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FCC to Begin Collecting Data on Robocall Violations; FTC Offers $50K for Robocall Blocking Solution
The Federal Communications Commission (FCC (News - Alert)) is getting serious about enforcing the do not call registry. The agency soon plans to begin collecting reports regarding the register in order to better track information and enforce rule violations. The FCC recently announced that the Office of Management and Budget has approved the collection of information for three years.
In February, the FCC revised several rules that fall under the Telephone Consumer Protection Act (TCPA) of 1991. Rules that were revised include, requiring prior express written consent for all autodialed or pre-recorded telemarketing calls to wireless numbers and for all pre-recorded telemarketing calls to residential lines; the elimination of the established business relationship exception to the consent requirement for pre-recorded telemarketing calls to residential lines; requiring telemarketers to include an automated, interactive opt-out mechanism in all pre-recorded telemarketing calls, enabling consumers to more easily to opt-out of future robocalls during a robocall itself; and requiring telemarketers to comply with the three percent limit on hang-ups during each calling campaign.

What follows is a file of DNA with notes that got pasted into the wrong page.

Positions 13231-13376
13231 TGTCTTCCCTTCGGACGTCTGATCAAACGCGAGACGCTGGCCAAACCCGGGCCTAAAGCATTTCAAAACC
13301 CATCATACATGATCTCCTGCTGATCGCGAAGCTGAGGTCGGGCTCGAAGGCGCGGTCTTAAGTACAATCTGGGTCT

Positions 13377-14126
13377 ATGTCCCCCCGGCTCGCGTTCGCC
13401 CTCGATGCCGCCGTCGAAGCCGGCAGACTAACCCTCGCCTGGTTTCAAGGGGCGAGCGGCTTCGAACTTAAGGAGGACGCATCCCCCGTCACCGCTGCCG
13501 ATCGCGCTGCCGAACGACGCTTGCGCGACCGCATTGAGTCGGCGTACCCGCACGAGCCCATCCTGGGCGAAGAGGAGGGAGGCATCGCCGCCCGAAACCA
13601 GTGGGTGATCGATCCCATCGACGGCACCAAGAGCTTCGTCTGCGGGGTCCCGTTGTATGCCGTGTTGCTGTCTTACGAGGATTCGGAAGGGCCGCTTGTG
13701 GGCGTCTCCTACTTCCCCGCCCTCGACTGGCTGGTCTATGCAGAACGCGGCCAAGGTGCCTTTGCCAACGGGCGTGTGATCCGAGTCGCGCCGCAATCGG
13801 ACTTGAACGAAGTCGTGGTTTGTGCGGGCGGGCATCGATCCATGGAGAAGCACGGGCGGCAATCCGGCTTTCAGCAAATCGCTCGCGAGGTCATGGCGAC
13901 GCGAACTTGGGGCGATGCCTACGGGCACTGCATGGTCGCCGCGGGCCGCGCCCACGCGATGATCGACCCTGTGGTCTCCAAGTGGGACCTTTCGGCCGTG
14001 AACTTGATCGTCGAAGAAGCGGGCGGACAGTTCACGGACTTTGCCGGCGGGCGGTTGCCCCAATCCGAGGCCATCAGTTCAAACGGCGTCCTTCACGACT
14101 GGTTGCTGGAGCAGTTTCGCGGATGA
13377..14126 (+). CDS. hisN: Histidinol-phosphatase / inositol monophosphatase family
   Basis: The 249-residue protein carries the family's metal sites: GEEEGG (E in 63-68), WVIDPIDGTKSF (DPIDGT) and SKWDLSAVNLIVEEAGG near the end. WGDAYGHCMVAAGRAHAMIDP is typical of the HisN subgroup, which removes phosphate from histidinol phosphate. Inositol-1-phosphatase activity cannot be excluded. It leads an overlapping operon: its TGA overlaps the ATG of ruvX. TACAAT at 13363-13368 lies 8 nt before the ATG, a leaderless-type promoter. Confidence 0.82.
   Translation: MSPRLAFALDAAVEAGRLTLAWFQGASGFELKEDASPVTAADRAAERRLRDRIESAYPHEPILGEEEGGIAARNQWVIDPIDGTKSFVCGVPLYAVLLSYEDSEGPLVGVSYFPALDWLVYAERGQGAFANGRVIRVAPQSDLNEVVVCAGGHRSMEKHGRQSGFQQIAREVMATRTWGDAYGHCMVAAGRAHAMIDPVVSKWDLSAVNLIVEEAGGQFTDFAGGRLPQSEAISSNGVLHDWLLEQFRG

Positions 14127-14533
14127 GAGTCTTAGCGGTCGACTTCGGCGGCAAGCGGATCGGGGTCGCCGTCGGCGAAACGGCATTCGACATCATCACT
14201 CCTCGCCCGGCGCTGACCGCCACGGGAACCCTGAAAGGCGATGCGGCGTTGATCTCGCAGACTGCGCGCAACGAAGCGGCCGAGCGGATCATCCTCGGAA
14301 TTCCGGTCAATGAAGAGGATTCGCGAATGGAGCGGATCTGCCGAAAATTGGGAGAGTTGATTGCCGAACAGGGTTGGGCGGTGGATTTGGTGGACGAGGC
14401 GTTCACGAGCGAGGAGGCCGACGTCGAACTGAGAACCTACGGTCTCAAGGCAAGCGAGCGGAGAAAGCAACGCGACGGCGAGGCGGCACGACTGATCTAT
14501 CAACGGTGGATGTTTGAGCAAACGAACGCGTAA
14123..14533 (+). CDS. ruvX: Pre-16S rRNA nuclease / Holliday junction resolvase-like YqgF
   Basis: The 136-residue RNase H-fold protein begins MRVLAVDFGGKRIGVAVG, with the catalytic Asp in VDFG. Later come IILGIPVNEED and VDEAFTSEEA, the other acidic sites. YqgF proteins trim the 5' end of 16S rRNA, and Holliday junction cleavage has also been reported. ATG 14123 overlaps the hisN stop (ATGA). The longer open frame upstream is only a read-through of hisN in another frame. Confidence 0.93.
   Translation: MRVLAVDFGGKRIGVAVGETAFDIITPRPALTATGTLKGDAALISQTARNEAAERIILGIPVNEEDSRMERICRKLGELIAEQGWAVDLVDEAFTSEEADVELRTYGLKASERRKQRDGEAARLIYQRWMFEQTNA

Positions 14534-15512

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The attention to robocalling rules is particularly important, as abuses are on the rise, according to the FCC. So are consumer complaints.
In fact, the Federal Trade Commission (FTC (News - Alert)), which often works hand in hand with the FCC to enforce telemarketing rules, has gotten rather creative lately when it comes to addressing illegal robocalling: it’s turning to crowdsourcing. The agency says it’s offering a $50,000 prize for the best proposal to block unwanted robocalls, the FTC said this week.
In the announcement, the FTC said the solutions should block robocalls on both landlines and mobile phones and must be able to operate on a proprietary or non-proprietary device or platform. Entries can be proposed technical solutions or functional solutions and proofs of concept.
Edited by Brooke Neuman